Fenwick Mayor Expects Beach Replenishment To Impact Summer

FENWICK ISLAND – Officials in Fenwick Island say delays in a beach replenishment project will likely impact the town’s summer season.

Last Friday, Mayor Natalie Magdeburger presented the Fenwick Island Town Council with an update on a beach replenishment project along Delaware’s coastline. While work was initially expected to start last fall, she said the timeline has since moved to the summer months.

“They are going to start – big surprise – in Rehoboth and work their way south,” she told community members last week. “And it is definitely going to go through the summer months. How far through the summer months, we don’t know.”

The state, in partnership with the U.S. Army Corps of Engineers (USACE) typically performs beach nourishment projects in Lewes, Rehoboth Beach, Dewey Beach, Bethany Beach, South Bethany and Fenwick Island through a cost shared between the Delaware Department of Natural Resources and Environmental Control (DNREC) and USACE.

The federal agency has developed a design that includes periodic nourishment at an interval between three and six years. Those projects, however, are dependent on the availability of funding at both the federal and state level.

In last week’s update, Magdeburger said she had recently met with USACE representatives and Sen. Tom Carper to discuss legislation that would provide funding for projects such as beach renourishment.

“They’ve also gotten a priority area, which each county in Delaware will fall into to get authorizing money for environmental infrastructure work,” she said. “It’s $35 million per county. My guess is there will be a lot of people standing in line to get that money, and it’s won’t go very far, but it was a good thing to hear.”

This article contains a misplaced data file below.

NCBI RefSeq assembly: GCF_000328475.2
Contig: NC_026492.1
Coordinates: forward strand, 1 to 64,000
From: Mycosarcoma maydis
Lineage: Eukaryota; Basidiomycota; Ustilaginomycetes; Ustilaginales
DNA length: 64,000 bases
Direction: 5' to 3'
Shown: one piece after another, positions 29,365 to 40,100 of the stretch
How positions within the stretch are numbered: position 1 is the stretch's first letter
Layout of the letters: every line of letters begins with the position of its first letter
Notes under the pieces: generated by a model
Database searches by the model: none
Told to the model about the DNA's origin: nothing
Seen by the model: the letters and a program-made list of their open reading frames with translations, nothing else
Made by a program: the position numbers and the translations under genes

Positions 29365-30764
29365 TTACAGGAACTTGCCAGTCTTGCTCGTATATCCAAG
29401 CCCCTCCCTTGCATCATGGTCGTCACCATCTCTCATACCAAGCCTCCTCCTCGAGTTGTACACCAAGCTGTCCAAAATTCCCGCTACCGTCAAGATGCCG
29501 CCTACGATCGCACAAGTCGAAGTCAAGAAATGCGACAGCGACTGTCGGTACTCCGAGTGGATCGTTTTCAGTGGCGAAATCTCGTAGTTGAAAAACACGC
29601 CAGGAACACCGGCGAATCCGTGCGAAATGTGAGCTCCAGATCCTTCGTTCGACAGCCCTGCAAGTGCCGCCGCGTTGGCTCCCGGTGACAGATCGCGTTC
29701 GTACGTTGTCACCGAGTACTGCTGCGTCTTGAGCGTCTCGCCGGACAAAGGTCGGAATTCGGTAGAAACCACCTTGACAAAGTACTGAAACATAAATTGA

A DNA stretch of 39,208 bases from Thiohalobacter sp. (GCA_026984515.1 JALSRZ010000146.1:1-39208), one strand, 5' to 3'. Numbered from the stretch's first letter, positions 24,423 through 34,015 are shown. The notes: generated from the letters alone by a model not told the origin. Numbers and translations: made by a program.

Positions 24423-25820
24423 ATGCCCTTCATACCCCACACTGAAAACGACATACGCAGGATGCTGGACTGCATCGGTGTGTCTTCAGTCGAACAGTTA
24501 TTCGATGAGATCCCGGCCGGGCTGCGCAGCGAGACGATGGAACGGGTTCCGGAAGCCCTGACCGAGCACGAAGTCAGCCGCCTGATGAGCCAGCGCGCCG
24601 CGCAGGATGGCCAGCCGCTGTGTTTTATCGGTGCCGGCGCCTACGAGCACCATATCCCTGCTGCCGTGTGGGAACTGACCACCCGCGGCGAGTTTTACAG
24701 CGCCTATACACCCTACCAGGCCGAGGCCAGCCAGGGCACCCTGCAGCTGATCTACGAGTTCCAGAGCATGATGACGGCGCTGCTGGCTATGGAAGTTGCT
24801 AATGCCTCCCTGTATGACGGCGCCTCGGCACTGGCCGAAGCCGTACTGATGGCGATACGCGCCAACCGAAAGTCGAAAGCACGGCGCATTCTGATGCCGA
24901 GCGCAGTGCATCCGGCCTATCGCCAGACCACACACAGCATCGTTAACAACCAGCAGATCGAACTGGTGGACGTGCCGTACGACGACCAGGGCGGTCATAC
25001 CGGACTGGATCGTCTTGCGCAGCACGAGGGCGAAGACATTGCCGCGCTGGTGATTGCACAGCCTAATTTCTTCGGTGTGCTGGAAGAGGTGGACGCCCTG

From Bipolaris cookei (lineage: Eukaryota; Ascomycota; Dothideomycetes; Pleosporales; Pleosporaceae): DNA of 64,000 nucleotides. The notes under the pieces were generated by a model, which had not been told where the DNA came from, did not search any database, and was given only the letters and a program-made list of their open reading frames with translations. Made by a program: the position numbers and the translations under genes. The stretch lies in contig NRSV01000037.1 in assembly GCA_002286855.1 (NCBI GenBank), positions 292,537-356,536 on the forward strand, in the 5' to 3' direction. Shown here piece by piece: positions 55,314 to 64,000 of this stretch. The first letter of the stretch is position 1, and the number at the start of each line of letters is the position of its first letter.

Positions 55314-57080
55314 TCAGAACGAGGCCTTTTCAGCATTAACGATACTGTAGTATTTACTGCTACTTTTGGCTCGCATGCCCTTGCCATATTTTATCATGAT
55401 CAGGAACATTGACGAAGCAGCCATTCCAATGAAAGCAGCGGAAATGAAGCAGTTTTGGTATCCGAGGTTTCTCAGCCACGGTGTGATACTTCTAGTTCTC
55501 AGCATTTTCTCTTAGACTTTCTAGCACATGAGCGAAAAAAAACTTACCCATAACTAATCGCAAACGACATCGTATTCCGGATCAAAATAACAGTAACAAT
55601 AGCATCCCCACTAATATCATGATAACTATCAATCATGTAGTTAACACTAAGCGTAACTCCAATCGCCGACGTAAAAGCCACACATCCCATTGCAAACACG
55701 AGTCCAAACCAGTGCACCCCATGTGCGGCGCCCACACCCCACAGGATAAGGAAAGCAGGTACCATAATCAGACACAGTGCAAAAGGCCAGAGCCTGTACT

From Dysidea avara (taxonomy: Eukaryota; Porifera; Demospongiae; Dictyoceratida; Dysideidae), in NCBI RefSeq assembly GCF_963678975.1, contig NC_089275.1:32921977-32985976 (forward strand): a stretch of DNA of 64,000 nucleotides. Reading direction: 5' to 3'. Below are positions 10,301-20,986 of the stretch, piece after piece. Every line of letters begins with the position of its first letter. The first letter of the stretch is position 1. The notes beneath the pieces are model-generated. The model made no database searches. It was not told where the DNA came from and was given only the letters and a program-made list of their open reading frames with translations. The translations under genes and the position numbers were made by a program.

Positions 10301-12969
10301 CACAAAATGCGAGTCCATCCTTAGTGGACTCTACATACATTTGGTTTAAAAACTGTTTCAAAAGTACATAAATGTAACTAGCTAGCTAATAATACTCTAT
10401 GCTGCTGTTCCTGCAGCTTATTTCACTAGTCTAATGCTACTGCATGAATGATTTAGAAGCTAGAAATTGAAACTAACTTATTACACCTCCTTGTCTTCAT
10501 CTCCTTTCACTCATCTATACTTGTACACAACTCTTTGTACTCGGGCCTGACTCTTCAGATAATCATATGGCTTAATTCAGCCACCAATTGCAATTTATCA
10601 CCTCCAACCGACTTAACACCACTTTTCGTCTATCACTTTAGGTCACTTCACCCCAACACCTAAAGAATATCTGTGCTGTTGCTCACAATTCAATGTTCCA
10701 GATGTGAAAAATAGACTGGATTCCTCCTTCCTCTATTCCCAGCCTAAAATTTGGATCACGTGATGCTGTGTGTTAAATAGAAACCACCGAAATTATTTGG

Magdeburger said the legislation would impact Delaware’s coastal communities.

“For some of our coastal communities to the north of us, they really took a hit during the Mother’s Day storm, but because it didn’t qualify for national relief efforts, nothing could really be done to replenish it …,” she explained. “This language should hopefully make it easier to get funding and assistance when there are those types of disasters.”

Magdeburger said this year’s beach replenishment project is now expected to being in either March or April and continue throughout the summer months.

“My prediction is it’s going to be the middle of summer by the time they get here …,” she said. “We are going to be at the Army Corps of Engineers’ mercy, and I suspect I will be making announcements of dune and block closures during the summer months. As soon as I have information, I will provide it to everybody.”

About The Author: Bethany Hooper

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Bethany Hooper has been with The Dispatch since 2016. She currently covers various general stories. Hooper graduated from Stephen Decatur High School in 2012 and the University of Maryland in 2016, where she completed double majors in journalism and economics.